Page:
Local health-care organizations will continue to battle with increased demand for services and decreased financial stability well into 2009.
Health-care organizations will continue to battle with increased demand for services and decreased financial stability well into 2009.
Health-care workers in Boone and Winnebago counties earned more than $1 billion in 2007, according to data released this week from the U.S. Department of Commerce’s Bureau of Economic Analysis. The local health-care payroll has increased 37 percent since 2001.
At the same time, health-care groups are faced with unique financial challenges magnified by the recent recession and increased cost of care.
Rockford Health System and Advocate Health Care, the state’s largest health-care provider, entered merger talks during the first week of December. Both groups have committed to talk for 120 days, taking them through April.
Mergers and acquisitions have become attractive plans for nonprofit hospitals, according to Moody’s Investors Service, to offer better access to capital.
Crusader Clinic changed its name to Crusader Community Health this year to reflect its broader reach of service, including the increased load of patients who have lost employer-based health insurance.
Crusader’s patients in 2009 will see a new electronic health record system, new providers and a new prescription drug program for its sliding-scale patients.
SwedishAmerican Health System is tightening its spending heading into 2009 by trimming overtime and capital spending, and the leadership team, which includes CEOs and vice presidents, is taking a 5 percent salary reduction from January to May.
“Health care in the past has been somewhat immune to economic downturn, but with the current recession, nobody has been unaffected,” said Don Haring, vice president of finance for SwedishAmerican Health System.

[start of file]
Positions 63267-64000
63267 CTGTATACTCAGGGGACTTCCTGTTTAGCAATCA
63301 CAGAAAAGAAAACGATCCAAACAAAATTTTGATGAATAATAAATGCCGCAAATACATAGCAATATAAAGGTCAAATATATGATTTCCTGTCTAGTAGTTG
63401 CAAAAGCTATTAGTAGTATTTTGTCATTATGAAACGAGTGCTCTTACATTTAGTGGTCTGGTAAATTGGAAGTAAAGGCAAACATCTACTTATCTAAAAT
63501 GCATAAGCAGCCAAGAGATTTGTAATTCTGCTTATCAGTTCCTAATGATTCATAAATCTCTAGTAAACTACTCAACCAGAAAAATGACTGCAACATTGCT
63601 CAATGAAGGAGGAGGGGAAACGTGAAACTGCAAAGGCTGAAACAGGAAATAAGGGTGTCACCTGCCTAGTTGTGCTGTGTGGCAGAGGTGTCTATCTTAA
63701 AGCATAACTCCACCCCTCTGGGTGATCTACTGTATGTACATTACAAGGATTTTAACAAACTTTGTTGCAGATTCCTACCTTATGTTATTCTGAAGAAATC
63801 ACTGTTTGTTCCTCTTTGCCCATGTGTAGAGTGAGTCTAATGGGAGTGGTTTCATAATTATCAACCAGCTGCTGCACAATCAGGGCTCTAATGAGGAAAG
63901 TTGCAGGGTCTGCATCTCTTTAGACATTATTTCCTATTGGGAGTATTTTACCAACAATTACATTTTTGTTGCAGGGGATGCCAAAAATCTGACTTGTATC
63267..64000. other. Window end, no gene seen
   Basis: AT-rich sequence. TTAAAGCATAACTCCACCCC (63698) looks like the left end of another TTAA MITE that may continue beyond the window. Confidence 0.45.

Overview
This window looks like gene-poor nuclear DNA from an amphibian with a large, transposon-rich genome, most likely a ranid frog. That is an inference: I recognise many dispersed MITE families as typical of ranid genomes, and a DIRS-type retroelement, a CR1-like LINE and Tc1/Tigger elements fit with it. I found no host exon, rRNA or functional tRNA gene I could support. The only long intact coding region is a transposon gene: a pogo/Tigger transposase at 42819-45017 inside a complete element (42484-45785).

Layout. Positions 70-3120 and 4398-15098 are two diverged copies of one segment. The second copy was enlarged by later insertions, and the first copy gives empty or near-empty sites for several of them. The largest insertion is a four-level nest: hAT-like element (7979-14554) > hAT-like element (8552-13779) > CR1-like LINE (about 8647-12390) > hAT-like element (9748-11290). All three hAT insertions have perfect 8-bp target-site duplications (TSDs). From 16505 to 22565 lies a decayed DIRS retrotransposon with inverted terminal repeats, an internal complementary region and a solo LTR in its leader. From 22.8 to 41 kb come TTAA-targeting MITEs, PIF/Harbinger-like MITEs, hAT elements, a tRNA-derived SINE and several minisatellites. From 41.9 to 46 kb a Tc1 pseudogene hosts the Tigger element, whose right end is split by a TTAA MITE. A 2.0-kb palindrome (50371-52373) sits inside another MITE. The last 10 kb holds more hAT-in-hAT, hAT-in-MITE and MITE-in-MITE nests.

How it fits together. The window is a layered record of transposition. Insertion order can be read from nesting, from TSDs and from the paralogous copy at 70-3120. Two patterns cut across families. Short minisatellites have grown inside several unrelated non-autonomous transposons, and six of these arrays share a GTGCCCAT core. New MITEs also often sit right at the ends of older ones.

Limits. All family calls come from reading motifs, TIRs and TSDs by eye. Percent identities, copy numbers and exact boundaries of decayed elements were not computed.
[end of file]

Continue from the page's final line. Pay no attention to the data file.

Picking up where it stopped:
Several expansion projects approved and financed before the economy turned sour will see progress in early 2009. SwedishAmerican is completing a $20 million renovation of the old Highland Hospital in Belvidere, and OSF Saint Anthony Medical Center will open its Center for Health-Rock Cut during the first week of January.
Rockford Health Physicians, part of Rockford Health System, is expanding its clinic in Winnebago to meet the increased need of the village’s growing population. The expansion is expected to be finished by May 1 or sooner.
The University of Illinois College of Medicine at Rockford enters its second phase of construction on a new pharmacy school next year and will begin accepting applications for the inaugural 2010 class by summer.
College Dean Martin Lipsky said it’s a challenging time for the organization, which is expected to face a mid-year budget rescission of 8 percent, which means a loss of about $600,000 in state funding. Lipsky said leaders are aggressively pursuing grants and new contracts.
“We’re not going to sit still, though,” Lipsky said. “We still plan to look at ways of meeting and enhancing ways of meeting our mission.”
The college is looking to bring in new researchers in the areas of infectious disease and cancer, regionalize the cancer center in Rockford with an emphasis on cancer prevention strategies and unveil an electronic records system.
Health-care organizations will be tested financially for the next several years, said John Frana, president of theFranaGroup, a Rockford-based health-care consulting firm.
Moody’s Investors Service said this month that each of the main health-care sectors — including nonprofit and for-profit hospitals — has a negative outlook for the coming year, driven by the economic downturn.
“Most of them, if they can stay financially flat, they’ll probably be very happy,” Frana said of the local health-care systems.
Melissa Westphal can be reached at (815) 987-1341 or email@example.com.